Featured: The Android Strategy Google Should’ve Used to Fix Fragmentation

Google is starting to have a bunch of problems that seem to get worse, not better, with time, and they are all pretty much related. It all comes down to the fact that Google lets anyone do what they want with Android. Android is open source, and I still prefer it this way, but it could’ve still remained open source, just like Chrome/Chromium, and yet still be fully in control of it.

Android should’ve worked just like Chrome and Chromium. Offer a fully open source version that you mostly keep in alpha mode (Chromium), that anyone can use or fork (but in reality won’t), and a “Google Android” – just like Chrome/ChromeOS – that nobody gets to change, and that they promote to the world, and even update themselves for all devices. ChromeOS works exactly like that, and that’s how Android should’ve worked, too.

This is becoming a problem now because manufacturers are trying to build ever more complex platforms of their own on top of Android, and some of them even completely bypass Google, like Amazon and B&N, and offer their own app stores. Plus they don’t have to answer to Google for any hardware requirements. Google says that they are ok with it, because after all Android is open source, but they really aren’t because they’d prefer people just use their Android.

And that’s exactly the problem here. Google made a huge mistake from the very beginning by not promoting the Android brand themselves, so now most consumers don’t even know that they are buying an “Android” device. And that’s because the manufacturers themselves have no interest in promoting the Android brand too much, other than just mentioning that they have the latest version (if that’s even the case).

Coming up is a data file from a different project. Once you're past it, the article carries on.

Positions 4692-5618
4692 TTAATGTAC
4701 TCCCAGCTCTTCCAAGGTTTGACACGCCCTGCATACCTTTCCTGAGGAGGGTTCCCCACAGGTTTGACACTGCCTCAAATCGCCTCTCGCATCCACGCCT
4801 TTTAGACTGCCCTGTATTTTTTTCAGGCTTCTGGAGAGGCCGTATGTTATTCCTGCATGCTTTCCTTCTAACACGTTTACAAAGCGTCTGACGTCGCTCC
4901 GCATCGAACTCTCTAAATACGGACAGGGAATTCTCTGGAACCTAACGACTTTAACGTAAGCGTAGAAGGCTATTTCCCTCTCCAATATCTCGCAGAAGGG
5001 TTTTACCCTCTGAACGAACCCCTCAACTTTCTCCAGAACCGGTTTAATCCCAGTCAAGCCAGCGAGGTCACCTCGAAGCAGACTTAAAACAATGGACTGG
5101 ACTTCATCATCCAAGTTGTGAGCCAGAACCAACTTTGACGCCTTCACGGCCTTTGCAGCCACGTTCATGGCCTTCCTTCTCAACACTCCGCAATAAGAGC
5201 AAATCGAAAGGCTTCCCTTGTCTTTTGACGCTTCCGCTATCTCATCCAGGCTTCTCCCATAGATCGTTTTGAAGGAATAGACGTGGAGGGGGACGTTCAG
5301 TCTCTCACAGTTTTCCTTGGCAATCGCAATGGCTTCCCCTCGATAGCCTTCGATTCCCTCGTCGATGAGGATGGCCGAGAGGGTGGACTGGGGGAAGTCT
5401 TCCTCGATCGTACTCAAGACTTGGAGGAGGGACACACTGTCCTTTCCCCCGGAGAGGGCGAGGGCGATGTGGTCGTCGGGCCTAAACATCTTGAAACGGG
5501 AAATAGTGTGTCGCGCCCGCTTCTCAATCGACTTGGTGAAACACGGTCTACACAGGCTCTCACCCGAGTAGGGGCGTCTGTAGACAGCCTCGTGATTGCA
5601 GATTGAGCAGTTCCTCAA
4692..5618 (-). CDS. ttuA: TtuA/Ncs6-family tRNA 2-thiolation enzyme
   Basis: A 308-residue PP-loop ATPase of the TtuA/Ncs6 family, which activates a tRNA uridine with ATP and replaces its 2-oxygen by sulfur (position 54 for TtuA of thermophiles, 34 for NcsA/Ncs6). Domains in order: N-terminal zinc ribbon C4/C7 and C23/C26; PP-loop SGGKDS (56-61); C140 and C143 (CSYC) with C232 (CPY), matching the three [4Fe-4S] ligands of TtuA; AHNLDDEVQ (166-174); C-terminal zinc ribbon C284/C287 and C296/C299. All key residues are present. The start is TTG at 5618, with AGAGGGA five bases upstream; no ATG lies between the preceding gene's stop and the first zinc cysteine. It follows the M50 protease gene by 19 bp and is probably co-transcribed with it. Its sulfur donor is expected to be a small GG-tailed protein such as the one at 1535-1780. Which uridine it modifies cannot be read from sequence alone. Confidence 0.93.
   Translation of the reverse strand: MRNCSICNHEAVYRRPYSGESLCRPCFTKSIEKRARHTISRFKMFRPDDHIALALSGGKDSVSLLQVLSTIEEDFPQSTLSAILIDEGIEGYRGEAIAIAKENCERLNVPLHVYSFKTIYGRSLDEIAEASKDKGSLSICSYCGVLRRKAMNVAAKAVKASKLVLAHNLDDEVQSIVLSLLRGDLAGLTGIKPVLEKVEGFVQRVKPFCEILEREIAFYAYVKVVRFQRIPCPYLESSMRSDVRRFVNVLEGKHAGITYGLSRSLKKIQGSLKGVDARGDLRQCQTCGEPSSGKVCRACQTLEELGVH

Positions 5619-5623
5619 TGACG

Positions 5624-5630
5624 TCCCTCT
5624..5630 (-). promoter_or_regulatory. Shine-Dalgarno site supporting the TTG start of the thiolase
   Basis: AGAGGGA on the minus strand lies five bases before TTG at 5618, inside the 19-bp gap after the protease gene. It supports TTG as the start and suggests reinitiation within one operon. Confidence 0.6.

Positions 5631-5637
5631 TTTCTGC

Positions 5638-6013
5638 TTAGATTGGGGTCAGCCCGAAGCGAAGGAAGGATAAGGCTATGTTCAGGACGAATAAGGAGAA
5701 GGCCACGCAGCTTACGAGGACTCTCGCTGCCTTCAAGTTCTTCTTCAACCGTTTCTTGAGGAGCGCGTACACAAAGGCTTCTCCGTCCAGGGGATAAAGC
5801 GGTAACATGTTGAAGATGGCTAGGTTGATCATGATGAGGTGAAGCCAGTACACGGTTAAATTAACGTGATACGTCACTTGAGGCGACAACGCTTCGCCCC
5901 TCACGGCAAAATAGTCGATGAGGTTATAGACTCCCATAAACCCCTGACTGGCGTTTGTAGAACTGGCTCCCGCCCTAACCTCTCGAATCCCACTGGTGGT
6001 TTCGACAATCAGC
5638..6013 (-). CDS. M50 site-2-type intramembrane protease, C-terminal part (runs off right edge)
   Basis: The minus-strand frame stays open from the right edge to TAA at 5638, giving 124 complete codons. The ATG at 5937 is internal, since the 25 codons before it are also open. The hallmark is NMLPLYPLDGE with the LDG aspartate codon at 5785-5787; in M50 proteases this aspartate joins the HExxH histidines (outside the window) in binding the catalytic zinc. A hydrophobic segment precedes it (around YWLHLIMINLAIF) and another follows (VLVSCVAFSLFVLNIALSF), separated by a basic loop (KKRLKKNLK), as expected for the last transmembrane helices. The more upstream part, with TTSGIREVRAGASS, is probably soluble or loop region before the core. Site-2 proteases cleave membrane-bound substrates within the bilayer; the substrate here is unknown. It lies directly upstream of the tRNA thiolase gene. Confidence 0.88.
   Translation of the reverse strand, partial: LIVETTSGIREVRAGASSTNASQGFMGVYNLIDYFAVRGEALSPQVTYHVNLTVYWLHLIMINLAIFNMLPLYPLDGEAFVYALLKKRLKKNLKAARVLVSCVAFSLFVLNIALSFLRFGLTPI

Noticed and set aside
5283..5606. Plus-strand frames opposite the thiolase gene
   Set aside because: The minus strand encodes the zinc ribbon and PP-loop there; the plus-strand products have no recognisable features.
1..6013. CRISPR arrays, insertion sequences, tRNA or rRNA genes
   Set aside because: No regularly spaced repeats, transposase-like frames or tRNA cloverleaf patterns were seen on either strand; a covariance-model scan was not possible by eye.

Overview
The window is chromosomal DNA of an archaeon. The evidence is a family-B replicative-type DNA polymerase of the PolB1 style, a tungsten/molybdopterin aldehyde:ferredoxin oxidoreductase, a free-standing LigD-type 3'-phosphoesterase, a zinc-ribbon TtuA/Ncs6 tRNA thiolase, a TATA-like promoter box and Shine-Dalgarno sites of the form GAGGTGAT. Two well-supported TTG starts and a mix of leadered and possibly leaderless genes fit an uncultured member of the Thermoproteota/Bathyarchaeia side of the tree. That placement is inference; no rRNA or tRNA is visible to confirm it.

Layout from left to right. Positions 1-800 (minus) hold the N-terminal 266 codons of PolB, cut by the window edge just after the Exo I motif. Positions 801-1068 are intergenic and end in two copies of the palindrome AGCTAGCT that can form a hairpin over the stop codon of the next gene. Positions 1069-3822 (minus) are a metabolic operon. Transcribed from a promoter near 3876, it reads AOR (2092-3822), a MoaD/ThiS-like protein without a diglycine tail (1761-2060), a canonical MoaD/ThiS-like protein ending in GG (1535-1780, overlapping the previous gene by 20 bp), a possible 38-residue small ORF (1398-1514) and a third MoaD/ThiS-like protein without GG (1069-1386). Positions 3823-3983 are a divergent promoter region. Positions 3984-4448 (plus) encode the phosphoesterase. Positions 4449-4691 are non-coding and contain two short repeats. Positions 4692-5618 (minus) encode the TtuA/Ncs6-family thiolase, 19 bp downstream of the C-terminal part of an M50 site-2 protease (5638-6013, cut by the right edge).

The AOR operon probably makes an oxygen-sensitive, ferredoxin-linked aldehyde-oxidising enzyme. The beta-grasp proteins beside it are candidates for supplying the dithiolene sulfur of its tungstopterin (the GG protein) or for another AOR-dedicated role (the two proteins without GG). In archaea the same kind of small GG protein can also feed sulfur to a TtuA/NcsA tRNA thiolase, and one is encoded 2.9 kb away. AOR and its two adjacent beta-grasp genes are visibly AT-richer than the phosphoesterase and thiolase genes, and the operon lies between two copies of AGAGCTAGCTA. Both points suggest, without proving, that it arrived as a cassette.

Now Google is in the situation of acting too little too late, not just in making Android a branding powerhouse of theirs, but also in fixing the increased complexity of the Android ecosystem, with all the manufacturers skinning their own versions, and being responsible with all the updates.

If Google would’ve used the Chromium/Chrome strategy, and have say an Androidum version that they keep open source and open for everyone, but constantly “in-development”, and a “stable” version of “Android” that nobody but Google themselves gets to modify, and they would handle all the updates, just like for Chrome and ChromeOS, Google would be in a totally different place with Android right now. I’m still hoping they have something big upcoming that will fix most of these issues, but hopefully it won’t take more than a couple of years.

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